Dear Mr. Goodell,
My name is Angie Six. I’m a mother, a wife, and a fan of football. I live in Indianapolis and root for the Colts, but I love the game more than any one team. I look forward to football season more than all the holidays rolled together, and I’m terribly sad when the season is done.
I’m terribly sad and more than a little angry for another reason today, though. I woke up this morning, got the kids off to school, and settled in to catch up on the day’s news with my coffee. My coffee which I just happen to drink out of an NFL-licensed mug. There I saw the news that the New England Patriots had under-inflated 11 of their 12 allotted footballs during the game against my Indianapolis Colts. In other words, you have evidence that the Patriots cheated.
It’s been a rough year, eh? I know. I’ve been watching. I’ve kept my mouth shut and my opinions to myself. Until now. The sexual assaults. The child abuse. The domestic violence. It’s shameful and it needs to stop. My kids know that I love football and they know how your league has struggled with these issues. They know I’ve struggled as a fan, too. They know because we talk about it over dinner. We talk about what’s right, what’s wrong, what the consequences of these deplorable actions have on a person’s reputation and career. We talk about the responsibility we have as consumers, when we support a brand and its representatives whose actions don’t line up with our values.
And yet, myopic as it may be, these issues haven’t affected my personal decision to support the NFL, or to encourage my kids to embrace the game. These issues are personal choices, made by individual players, that do not affect the integrity of the game. These issues are ones I can feel confident in using as teachable moments for my kids, where they can see negative results as a consequence of making poor choices. I can tell my kids that you can’t hurt people in this manner. It is against the law, and you will be punished. In short, I got this.
Cheating, on the other hand, may very well be the last straw. Kids understand cheating. We can all relate to cheating, because everyone one of us has at least been tempted. There are so many life lessons I’m trying to impress on my kids, but this is one of the most important: to be honest and to do the right thing, especially when no one is watching over you to make sure you do so.
When you cheat, it says to the world that you don’t believe in yourself, that you didn’t think you had it in you, that your need to be better trumps everyone else. I don’t understand how this is necessary in this league, with these players. If you can’t do it with one of the best quarterbacks of all time, surrounded by a group of insanely talented players? Then maybe it’s not your turn. Maybe you go back to the drawing board and come up with some new, crazy (but completely legal) plays. Maybe you train that much harder in the offseason. Maybe you research and analyze your way to a better draft. Maybe you come to training camp with fire in your belly. You know, like we want to teach our kids to do when real life knocks them down a rung or two: dust yourself off, take a good, hard look at why you failed, and do better next time.
That’s why I’m writing you, Mr. Goodell. I’m imploring you not as a fan of the game, but as a parent. Do not let this opportunity pass you by to make a statement to everyone who plays in this great league: cheating will not be tolerated under any circumstances.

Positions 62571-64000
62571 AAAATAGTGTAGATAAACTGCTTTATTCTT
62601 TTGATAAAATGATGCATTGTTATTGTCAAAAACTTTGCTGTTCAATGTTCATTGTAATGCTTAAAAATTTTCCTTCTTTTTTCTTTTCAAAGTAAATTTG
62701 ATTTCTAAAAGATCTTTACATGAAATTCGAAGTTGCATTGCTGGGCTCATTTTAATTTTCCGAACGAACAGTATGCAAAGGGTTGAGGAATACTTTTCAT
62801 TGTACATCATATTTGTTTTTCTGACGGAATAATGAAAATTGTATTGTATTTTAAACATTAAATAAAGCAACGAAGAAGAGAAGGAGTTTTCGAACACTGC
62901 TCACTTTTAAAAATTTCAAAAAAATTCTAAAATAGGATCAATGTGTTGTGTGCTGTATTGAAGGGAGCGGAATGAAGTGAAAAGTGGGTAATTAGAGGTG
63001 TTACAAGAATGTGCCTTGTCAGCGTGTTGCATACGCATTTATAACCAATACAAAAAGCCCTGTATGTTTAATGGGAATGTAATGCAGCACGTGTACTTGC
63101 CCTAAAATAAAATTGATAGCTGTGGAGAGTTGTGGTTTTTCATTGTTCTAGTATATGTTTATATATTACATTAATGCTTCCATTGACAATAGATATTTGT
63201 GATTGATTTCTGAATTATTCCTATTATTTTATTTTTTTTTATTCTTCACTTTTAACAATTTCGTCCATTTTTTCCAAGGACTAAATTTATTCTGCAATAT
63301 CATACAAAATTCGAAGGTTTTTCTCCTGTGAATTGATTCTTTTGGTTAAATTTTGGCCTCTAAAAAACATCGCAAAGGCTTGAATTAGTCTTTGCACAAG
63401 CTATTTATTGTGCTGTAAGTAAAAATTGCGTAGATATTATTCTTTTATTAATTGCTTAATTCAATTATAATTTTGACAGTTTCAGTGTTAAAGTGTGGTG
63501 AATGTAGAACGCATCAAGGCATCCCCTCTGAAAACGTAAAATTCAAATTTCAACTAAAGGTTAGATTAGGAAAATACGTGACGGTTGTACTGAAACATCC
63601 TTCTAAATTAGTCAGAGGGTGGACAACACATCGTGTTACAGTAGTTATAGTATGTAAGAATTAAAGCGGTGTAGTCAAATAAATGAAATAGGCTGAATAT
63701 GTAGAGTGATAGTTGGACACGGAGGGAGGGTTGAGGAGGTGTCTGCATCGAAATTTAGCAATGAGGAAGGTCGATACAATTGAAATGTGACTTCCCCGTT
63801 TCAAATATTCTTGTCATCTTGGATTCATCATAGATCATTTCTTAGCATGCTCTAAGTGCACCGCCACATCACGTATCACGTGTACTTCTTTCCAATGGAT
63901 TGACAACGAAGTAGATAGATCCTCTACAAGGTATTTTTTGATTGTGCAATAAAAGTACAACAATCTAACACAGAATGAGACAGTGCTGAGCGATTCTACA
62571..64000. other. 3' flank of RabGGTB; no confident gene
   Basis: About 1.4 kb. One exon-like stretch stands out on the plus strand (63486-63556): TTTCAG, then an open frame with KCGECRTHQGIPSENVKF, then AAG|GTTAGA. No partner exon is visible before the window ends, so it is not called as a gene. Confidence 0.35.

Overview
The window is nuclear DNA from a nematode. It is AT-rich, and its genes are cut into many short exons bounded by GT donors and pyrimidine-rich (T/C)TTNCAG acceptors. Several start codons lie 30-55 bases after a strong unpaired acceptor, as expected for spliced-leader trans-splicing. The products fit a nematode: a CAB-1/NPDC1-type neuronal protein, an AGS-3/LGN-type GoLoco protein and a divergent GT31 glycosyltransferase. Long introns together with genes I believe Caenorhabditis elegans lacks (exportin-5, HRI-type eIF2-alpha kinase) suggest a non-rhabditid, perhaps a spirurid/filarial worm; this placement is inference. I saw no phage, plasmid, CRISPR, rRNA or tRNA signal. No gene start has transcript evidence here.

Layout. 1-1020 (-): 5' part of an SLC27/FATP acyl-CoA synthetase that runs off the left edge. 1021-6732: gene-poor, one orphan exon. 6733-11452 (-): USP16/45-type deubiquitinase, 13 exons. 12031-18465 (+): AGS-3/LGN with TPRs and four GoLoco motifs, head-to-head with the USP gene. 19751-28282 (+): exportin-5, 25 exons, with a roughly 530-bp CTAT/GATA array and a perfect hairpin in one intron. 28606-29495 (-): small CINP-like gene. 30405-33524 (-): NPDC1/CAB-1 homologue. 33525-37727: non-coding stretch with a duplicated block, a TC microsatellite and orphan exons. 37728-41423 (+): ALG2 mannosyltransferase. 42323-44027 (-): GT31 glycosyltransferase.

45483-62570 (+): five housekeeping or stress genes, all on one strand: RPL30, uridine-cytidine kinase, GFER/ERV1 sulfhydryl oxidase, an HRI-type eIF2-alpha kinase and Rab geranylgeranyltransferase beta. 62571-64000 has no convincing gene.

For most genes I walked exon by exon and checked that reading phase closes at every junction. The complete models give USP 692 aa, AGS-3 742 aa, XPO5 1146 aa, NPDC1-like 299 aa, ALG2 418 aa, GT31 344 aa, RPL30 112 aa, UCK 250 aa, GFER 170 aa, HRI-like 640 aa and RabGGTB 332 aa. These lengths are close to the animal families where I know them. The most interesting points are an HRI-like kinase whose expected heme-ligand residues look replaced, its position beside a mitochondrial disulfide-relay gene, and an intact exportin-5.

If you glorify the cheaters by looking the other way, or with a slap on the wrist, or a fine that amounts to pennies from their pocketbooks? Your actions speak loud and clear to this future generation of NFL fans. They may be young, but they’re not naive or stupid. They’ll understand very clearly that cheating, while generally frowned upon, can be justified if the end result means winning. Playing by the rules, guiding yourself with integrity? That’s for chumps, man. Not champions.
I do not want to teach my kids that the decision on whether or not to cheat lies solely in determining the return on that shady investment. Is it worth it? I want the answer to always, unequivocally, be no.
You’re worried about whether parents are going to let their sons play football, Mr. Goodell? You need to be more concerned about whether or not we’re going to let them watch football.
If you turn your eye from this issue because it’s complicated, because it looks bad for the league, because everyone does it to some extent, or because this particular team and these players are the poster boys for what a successful franchise looks like, shame on you. It’s a disservice to the hundreds of honest men you employ, who put their bodies and careers on the line every game for the sole purpose of our entertainment.
You see, that’s just what it is – entertainment. As much as I love the NFL, as much as my Sundays, Mondays, and Thursdays from September to January revolve around your product, I have no problem walking away if these shenanigans continue. I have better things to do with my time, and I surely have better choices in entertainment that don’t send mixed messages to my kids.
I know you won’t see this letter, and even if you did, I’m pretty sure you don’t really care. I’m just one mom, just one measly fan. That’s fine. Keep this in mind, though. This one measly fan is known for her love of football. I can just as well be known for my disapproval of it. This one measly fan has influence on the potential little fans in her home. This one measly fan has income that she often chooses to spend with the NFL. This one measly fan has interacted with lots of other measly fans in the last few days that feel the exact same way. And just as slowly and subtly as you can deflate a football, you can suck the enthusiasm right out of your once mighty and loyal fan base.
(Hopefully, still) A Fan